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Mortgage Stress Test Continues to Hurt, Say TD Economists

May 6, 2019
3 mins
A young woman sits on her couch, drinking a coffee and scrolling on her phone in bright, trendy downtown apartment

You may have heard news reports that housing prices are down. According to a new brief prepared by TD economists, that's primarily because of one factor: people can't get mortgages.

That may be an oversimplification of the bank's analysis. But the new TD report claims that the mortgage stress test, introduced in January 2018, has decreased buying power. As a result, sales have slowed, prices have dropped, and families are forced to remain in their current homes. First-time home buyers have continued to rent, placing strain on the already tight rental supply.

So what's the solution? For those TD economists, it's relaxing the strict mortgage stress test rules.

Refresher on the Mortgage Stress Test

The mortgage stress test added a new requirement for borrowers. They now have to demonstrate they can still meet mortgage payments even if interest rates were to rise by 2%. The regulations applied to the major banks, with other lenders like some credit unions also choosing to apply the test voluntarily.

Effects on the Market

The TD analysts put the blame squarely on the mortgage stress test, commonly called B-20, for the decline in home sales. The bank states there were about 40,000 fewer home sales between the last quarter of 2017 and the same period the following year, which it says are directly attributable to the new regulations.

Borrowers have also moved to alternative lenders, who are not subject to B-20, in greater numbers. TD puts this figure at 8.7% in the second quarter of 2018, up from 5.9% the year prior.

The stress is particularly hard on first-time homebuyers but also affects those who want to move out of their starter homes to accommodate growing families. Forced to stay with their current lenders, these individuals cannot look for a better mortgage option because they cannot meet a new stress test.

TD predicted that with lower demand for homes, housing starts will decline through 2020, with potential ripple effects through the economy. But removing the stress test immediately would lead to an 8% increase in sales and a 6% increase in prices by the end of 2020, over and above the bank's current projections.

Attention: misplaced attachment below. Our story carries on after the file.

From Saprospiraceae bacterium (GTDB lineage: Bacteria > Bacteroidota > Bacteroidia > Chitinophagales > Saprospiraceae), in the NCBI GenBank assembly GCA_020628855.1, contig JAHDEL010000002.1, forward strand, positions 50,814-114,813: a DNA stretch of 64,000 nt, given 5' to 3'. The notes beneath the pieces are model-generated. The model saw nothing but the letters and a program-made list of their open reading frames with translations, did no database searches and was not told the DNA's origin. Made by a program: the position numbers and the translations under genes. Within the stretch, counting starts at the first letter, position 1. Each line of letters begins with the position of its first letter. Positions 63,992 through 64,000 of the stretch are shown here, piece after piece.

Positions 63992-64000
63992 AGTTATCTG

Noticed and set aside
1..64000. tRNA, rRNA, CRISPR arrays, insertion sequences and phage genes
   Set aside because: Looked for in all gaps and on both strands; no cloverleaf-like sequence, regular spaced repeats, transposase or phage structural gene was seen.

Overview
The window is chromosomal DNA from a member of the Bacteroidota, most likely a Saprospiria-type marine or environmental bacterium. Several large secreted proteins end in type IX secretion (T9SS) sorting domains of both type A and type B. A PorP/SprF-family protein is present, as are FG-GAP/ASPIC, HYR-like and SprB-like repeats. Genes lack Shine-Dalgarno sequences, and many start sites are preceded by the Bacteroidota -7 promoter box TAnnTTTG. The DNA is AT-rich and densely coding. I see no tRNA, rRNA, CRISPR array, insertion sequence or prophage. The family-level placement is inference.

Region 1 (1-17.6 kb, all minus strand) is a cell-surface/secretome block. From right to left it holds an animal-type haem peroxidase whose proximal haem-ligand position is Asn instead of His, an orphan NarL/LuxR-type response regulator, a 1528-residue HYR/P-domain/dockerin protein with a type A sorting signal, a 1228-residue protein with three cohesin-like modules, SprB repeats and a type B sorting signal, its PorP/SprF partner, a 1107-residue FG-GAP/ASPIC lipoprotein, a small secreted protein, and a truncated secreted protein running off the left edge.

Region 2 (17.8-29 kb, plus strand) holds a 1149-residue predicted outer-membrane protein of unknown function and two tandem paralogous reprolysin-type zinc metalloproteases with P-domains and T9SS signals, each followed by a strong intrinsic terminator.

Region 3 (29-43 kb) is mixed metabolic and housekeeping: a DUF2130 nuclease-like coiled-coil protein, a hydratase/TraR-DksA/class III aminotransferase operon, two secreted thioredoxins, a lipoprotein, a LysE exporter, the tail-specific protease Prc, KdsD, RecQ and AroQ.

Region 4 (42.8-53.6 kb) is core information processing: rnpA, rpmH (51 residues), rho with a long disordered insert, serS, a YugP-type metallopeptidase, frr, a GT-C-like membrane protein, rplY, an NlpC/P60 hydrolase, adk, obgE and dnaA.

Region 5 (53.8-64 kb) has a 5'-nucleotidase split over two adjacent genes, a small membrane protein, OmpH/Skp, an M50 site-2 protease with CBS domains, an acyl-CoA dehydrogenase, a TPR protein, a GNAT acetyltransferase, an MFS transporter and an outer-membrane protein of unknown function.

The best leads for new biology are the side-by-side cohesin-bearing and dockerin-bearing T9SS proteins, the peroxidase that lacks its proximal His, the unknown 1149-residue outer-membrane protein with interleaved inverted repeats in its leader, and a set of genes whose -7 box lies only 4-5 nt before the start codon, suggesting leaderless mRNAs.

Does Everyone Agree?

Even the TD report admits that the B-20 regulations overall have helped curtail housing activity to "a more sustainable level," but says this shift should continue to be monitored. Guidelines should be modified if the housing market underperforms.

Meanwhile, back in February 2019, a government of Canada representative had a different take on the effects of the stress test. Carolyn Rogers of the Office of the Superintendent of Financial Institutions defended the policy as what's best for Canadians.

"The escalating cost of homeownership in Canada, and its knock-on effects on the economy and to our society, is a problem. But the answer to that problem cannot be more debt. And particularly, it cannot be more consumer debt, fuelled by lax underwriting standards."

Despite this assertion, Rogers admitted the short- and long-term effects of the new rules must be monitored and adjusted when and if it becomes appropriate.

The Latest Mortgage Options

The ever-changing housing market may lead many Canadians wondering about their options. To see what's out there to help you finance your first or next home, check out mortgage guides on


The RATESDOTCA editorial team are experienced writers focused on sharing stories and bringing you the latest news in insurance and personal finance. Our goal is to provide Canadians with the information and resources they need to make better insurance and financial decisions.

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